The relationship between Rose and Neil felt out of left field, although I suppose it was meant to be that way. As we are limited to Cass’s perspective, the fact it was surprising for her meant it was surprising for us. And why shouldn’t it be? Cass is rather inexperienced with love and really is only exposed through Rose’s endeavors with Simon. The realization of seeing Rose and Neil, along with the inclusion of previous events, gave a nice flashback moment. It was like scenes in a movie where the MC puts together seemingly normal events like puzzle pieces to figure out the mystery. I don’t think there’s a doubt in anyone’s mind that Rose actually loves Neil. The song she sang kind of cements that fact.
Now, let’s get to one of the characters I enjoyed most: Thomas. Just kidding, it’s actually Stephen. Stephen’s lap dog loyalty to Cassandra is baffling to me. Even more so when you consider the events of their late night walk. Stephen is the only young man in the history of young men to control himself in the heat of the moment, especially considering his lifelong infatuation with Cassandra. It’s only been a few chapters since he dropped the “Miss Cassandra” formality. Compared to Simon who would rather have an unloving Rose than no Rose at all (I think that’s mentioned, I don’t have the book in front of me now), Stephen will not advance things further with Cass unless the feelings are mutual. I have to imagine his un-mutual disposition with Mrs. Fox-Cotton came into effect here as he knows the feeling of passionlessly slingin’ “D.” I think his transition from farmhand to actor, along with being the only reliable support for Cassandra, makes him the unsung hero of the book.
While Simon, Rose, Neil, and to a degree, Mrs. Cotton, play an important part in the book, the most important character in the latter half of the book is Mortmain. Hell, Cass even stays in England rather than going with Simon for her father. The final chapters are really the only time you really see Mortmain’s character. There are small glimpses of him with Mrs. Cotton, but we get to see him, truly, through Cass’s eyes near the ending. Like the castle they live in, Mortmain feels like a crumbling shell of the man he used to be. The triumphant days are in the past, and there doesn’t seem to be a promising future. His tendency to suddenly explode reads exactly like Cassandra’s, though comes off as untrusting of himself in those situations due to the cake knife incident. Ultimately, we get an explanation for his reclusive behavior. I think one line sums it up perfectly, that Mortmain is “on the line between genius and insanity” (paraphrasing). The entire book alludes to Jacob Wrestling as a masterpiece. The view we receive of Mortmain doesn’t feel as if he could write something so great, but the reveal of his work is the first “show” of his expertise rather than the “tell” from all the dialogue before.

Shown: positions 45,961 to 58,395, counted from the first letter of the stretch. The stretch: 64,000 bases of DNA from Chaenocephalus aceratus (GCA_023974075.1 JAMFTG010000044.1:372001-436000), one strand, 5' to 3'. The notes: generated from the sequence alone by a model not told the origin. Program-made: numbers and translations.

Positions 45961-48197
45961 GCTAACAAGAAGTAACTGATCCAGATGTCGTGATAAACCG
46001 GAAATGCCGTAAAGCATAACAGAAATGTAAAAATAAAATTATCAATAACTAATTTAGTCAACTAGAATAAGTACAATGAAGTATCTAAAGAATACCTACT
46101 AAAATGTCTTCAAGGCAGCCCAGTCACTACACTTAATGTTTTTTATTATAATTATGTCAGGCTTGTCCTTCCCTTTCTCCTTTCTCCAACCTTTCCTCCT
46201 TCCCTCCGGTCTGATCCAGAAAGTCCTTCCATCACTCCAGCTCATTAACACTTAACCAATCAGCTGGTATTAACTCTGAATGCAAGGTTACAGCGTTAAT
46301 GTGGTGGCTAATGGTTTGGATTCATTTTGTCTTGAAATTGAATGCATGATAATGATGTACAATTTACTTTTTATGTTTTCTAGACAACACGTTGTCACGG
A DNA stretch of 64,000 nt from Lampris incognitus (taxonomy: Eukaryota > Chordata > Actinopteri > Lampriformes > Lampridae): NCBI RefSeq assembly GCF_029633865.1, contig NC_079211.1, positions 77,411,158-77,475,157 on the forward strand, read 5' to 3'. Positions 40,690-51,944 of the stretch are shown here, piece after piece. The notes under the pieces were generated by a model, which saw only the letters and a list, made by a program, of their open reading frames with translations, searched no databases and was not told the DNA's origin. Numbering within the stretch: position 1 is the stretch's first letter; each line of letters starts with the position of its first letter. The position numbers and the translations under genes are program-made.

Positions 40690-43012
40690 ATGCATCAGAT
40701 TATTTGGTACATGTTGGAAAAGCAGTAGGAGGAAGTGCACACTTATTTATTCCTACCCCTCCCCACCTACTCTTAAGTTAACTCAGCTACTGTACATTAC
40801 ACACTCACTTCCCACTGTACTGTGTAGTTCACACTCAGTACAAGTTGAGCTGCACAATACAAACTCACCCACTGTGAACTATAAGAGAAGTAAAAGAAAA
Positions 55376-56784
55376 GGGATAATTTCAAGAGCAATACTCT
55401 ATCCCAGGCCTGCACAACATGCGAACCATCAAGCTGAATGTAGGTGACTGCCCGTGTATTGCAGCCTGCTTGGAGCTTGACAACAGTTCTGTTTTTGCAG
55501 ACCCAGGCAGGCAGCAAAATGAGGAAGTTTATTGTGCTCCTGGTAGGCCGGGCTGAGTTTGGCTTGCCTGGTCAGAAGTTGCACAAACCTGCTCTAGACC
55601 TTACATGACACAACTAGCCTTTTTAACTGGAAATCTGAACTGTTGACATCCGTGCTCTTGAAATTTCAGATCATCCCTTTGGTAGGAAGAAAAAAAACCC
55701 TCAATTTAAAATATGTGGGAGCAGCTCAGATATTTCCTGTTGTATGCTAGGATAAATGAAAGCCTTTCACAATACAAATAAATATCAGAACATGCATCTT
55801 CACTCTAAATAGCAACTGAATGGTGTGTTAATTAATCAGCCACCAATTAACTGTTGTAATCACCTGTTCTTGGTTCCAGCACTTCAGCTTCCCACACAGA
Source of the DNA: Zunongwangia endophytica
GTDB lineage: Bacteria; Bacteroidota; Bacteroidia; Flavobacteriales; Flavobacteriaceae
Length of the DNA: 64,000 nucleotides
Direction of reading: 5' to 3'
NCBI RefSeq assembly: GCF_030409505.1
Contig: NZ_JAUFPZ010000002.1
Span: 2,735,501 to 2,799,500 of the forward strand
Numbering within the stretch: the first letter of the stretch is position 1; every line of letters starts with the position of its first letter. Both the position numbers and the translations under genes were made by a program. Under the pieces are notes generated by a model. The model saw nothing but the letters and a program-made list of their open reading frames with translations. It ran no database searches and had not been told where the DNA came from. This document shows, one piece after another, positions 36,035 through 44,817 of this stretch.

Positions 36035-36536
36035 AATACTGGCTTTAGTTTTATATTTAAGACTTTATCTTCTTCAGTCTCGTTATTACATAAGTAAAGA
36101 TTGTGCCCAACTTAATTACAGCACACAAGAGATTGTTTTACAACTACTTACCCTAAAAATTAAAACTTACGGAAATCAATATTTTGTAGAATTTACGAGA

The theme of religion and spirituality was a significant portion of one of the chapters, but it never really appeared again. Well, scratch that…the mention of praying came up in the final chapter, but that’s pretty much it. With Cassandra’s visit to the Vicar, it felt like religion would play a bigger part in her life. Well, perhaps it did, though not in the way I imagined. I’m still thinking this through – can you tell? Religion mostly affected Cass in the way she viewed love as an idea. The mind automatically draws to romantic love, but love is not always romantic. As Cass is growing into adulthood and experiencing love for the first time, her experience with religion, the Vicar, and Ms. Marcy helps her understand love as a whole. I think the time in the book spent on religion and prayer all led up to the phone call with Stephen. In Cass’s most desperate need, she was lucky to find a return quarter for the call. Divine intervention?
There’s a ton of action in the second half in the book compared to the first. The mentioned topics were the ones that stuck out to me. What stuck out to you all? I didn’t even mention Simon’s relationship to both Rose and Cass, Topaz and the reemerging Mortmain, Thomas’ apparent usefulness in the “Ocean’s 2” plot, Mortmain’s new book, and Cassandra’s future at the castle. As someone not well educated in the literary department, I'm curious to hear your thoughts on theme, motif, and other words I picked up (but can't remember) half-asleep in my English classes.
Despite my slow pace, I really did enjoy the book. Cassandra’s love for writing is both topical and inspirational for being a member on this site. The attention to detail is something I’d like to include in my own work for creating an immersive experience for the reader. Read the margin, my fellow book clubbies, there’s a message written for you.
THANKSGIVING WRITING JAM SESSION on 11/27/2019 11:30:58 AM